The new architecture of a new India
India needs iconic buildings for functional reasons, to reflect new aspirations, and move past the colonial legacy
The Supreme Court, on Tuesday, cleared Delhi’s Central Vista project. A new Parliament building is being built, but it is not just about a single building, or even the upgrading of office buildings along Rajpath.
There are several good reasons why India needs to invest in modernising the physical infrastructure of the government, create iconic new buildings, and renew its inner-cities. This is not a rejection of our past, or an attempt to pull down existing iconic buildings. These should be preserved, but what about the aspirations and needs of our times?
The first and most obvious reason why we need to invest in new buildings is the simplest — the government needs modern buildings and physical infrastructure to better serve 21st century India, but it is difficult to upgrade old buildings in situ while they are also being used. The current Parliament building is undoubtedly beautiful and is part of our history. It should be preserved, but the wide-ranging structural works needed to preserve it will need years and cannot be done while it is also being used for parliamentary sittings. Hence, it is easier to build a new building and redeploy the old building, once renovated, for another purpose.
The same can be done with North and South Block. As someone who works in one of these buildings, let me say that its grand corridors do not make for practical office spaces. While a few senior officers may enjoy large high-ceiling rooms, most of the staff sit between dark partitions with dangling wires and poor ventilation. If the Raisina ministries are relocated, government officials will get modern facilities while the general public will get access to beautiful public spaces including restaurants, cafes, and a world class complex of national museums.
The above buildings should definitely be preserved, but several other buildings along the Central Vista are neither architecturally beautiful nor efficient workplaces. Shastri Bhavan, for instance, houses many key ministries but anyone who has visited it will know that it is a poor workplace. Indeed, this can be said of many government buildings across the country. Rebuilding them is the most practical solution and there is no reason for sentimental attachment.
The second reason for building iconic new buildings is to renew our cities and give it a stamp of our times. When the grand buildings of Raisina Hill were built during British colonialism, India did not lack for grand buildings. There were existing buildings built by the British themselves in Kolkata. Delhi itself had many grand buildings from the Mughal era. Yet, they chose to build a whole new city for their times. With a few exceptions such as the Vidhana Soudha building in Bengaluru, the Indian Republic has made surprisingly few contributions to public architecture. Till a couple of years ago, a structure dedicated to colonial era wars (ie India Gate) was used as the National War Memorial. In short, most Indian cities are still dependent on colonial-era cores to function.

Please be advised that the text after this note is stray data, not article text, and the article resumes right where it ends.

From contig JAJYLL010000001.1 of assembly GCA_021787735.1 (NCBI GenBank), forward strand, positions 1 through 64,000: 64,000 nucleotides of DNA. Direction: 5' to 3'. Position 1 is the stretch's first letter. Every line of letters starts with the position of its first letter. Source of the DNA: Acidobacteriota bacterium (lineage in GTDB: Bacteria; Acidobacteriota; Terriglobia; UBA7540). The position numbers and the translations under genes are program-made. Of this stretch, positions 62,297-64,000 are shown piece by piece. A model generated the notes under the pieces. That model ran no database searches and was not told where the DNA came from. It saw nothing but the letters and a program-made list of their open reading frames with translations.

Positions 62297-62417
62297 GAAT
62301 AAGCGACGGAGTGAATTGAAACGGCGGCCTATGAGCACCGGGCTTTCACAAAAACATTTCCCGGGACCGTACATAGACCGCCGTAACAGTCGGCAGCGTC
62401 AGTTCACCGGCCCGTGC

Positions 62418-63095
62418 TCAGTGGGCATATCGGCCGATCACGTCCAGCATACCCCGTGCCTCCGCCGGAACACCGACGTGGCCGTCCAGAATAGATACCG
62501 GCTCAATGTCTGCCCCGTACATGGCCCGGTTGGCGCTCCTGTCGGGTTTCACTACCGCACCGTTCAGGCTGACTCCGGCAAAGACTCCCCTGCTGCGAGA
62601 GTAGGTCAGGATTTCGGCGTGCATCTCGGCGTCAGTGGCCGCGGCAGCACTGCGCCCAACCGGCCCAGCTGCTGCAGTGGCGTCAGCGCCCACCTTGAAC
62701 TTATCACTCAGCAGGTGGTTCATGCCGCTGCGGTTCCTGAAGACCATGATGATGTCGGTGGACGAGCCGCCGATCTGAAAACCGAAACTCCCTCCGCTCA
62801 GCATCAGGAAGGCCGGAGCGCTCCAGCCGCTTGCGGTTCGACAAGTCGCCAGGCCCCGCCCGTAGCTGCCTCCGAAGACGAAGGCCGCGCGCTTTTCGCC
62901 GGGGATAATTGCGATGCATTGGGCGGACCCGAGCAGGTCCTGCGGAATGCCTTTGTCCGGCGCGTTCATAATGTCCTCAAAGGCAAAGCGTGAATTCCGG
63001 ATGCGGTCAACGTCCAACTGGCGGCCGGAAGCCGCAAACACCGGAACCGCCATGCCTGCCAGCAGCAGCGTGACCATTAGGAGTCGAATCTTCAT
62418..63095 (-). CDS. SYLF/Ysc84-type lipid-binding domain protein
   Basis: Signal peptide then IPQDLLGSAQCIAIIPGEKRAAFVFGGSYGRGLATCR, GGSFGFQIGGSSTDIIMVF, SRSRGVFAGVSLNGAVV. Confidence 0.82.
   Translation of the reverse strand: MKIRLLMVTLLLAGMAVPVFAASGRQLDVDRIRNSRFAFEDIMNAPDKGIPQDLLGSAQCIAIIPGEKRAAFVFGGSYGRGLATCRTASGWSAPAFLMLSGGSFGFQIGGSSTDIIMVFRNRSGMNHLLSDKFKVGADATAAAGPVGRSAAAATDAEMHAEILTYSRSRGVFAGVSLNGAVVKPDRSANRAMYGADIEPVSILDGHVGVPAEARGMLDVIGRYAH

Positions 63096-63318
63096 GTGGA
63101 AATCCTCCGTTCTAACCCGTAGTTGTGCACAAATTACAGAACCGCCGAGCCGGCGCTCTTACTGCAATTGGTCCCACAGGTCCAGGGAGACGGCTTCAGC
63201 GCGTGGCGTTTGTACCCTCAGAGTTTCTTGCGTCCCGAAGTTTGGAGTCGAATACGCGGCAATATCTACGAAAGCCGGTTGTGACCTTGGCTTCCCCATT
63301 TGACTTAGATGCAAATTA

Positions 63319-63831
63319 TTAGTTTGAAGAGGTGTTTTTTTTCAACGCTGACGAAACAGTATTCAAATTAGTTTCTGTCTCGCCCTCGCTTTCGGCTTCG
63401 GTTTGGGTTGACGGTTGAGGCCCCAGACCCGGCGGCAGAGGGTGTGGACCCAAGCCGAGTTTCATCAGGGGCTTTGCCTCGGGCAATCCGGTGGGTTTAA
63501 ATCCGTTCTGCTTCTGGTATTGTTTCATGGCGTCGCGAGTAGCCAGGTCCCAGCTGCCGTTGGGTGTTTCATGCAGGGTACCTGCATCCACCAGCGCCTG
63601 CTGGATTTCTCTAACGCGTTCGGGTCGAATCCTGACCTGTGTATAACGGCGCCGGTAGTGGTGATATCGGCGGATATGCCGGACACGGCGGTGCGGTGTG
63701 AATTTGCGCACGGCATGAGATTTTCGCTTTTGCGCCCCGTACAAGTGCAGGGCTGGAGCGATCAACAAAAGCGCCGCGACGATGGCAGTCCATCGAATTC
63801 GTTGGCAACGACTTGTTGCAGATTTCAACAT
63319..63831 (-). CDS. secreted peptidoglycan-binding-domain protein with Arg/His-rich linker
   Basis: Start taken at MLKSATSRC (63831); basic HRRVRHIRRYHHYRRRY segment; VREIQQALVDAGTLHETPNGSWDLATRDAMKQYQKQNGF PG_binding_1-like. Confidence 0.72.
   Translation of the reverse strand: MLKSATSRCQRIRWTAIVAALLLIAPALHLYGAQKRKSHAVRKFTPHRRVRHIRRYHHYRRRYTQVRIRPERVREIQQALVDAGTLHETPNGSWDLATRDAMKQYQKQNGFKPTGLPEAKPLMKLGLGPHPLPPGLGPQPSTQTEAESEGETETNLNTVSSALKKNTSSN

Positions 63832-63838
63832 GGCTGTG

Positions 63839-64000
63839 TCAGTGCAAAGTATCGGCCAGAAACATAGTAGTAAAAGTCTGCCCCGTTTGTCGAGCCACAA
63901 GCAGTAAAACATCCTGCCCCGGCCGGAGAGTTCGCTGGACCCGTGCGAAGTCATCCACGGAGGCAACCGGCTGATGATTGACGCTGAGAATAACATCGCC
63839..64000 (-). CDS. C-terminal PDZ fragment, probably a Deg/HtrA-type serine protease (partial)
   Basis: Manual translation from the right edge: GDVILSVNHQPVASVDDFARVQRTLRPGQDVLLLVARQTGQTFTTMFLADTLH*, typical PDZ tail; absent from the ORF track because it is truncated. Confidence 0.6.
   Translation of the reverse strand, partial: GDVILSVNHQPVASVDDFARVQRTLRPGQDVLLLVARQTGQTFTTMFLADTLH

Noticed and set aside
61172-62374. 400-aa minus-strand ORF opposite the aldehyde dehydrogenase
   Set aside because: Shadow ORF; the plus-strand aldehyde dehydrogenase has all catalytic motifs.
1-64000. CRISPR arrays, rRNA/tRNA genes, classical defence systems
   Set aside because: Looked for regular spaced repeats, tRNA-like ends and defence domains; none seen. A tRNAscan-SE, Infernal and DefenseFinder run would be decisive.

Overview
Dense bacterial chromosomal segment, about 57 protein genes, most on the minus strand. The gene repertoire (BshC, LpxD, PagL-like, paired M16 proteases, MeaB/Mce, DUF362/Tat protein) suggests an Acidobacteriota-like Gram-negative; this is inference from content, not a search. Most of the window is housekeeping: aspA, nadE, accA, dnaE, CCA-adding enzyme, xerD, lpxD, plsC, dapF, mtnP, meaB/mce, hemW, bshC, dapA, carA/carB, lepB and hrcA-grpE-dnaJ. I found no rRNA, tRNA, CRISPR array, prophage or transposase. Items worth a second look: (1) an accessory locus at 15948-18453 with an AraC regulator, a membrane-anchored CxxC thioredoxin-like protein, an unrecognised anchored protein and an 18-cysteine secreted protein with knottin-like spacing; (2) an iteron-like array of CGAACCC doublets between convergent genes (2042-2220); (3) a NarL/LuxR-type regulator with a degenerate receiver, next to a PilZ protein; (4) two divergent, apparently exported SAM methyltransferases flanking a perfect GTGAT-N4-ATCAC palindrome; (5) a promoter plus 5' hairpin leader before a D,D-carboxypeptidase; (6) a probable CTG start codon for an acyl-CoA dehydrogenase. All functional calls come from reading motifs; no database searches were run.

This brings us to the third reason for investing in iconic new buildings. Seventy-three years after Independence, most Indian cities are still defined by colonial-era landmarks — Victoria Memorial in Kolkata, Victoria Terminus in Mumbai and so on (name changes notwithstanding). A leading British newspaper termed the new buildings as “vulgar” but how long will we continue to pay obeisance to Queen Victoria? There is nothing wrong in preserving the best of the past, including those built during a brutal foreign occupation, but what about representing the aspirations and cultural moorings of 1.35 billion Indians? This is why Mumbai will be well served by the gigantic Chhatrapati Shivaji statue build out at sea.
Great cities and societies are not those that unquestioningly preserve everything from the past. They evolve and add new things while retaining the best from the past. Even that which is preserved is often repurposed for the needs of the times. This organic process of evolution is what provides the dynamism of a city and a people. This is the underlying thinking behind the Central Vista project.
Ironically, many of those opposing the new buildings are also those who wax eloquent about Paris, London, and Singapore. Yet, today’s Paris is the result of Haussmann’s demolitions in the 19th century. Many of its most loved buildings — including the Eiffel tower and the Louvre pyramid — were radical departures from the past. Today’s London is the result of large-scale rebuilding following the Great Fire of 1666, German bombing during 1940s and, most recently, the Olympics. Singapore, similarly, has completely rebuilt its city-centre. Many of its iconic buildings — the Esplanade theatre domes, Marina Bay Sands and the “super-trees” of Gardens-by-the-Bay — were added in just the last two decades.
In short, it is perfectly all right to have an opinion about the aesthetics or design of a particular building. That is a matter of personal taste. However, there is no case for blanket opposition to the construction of new public buildings and spaces that reflect our aspirations and current needs.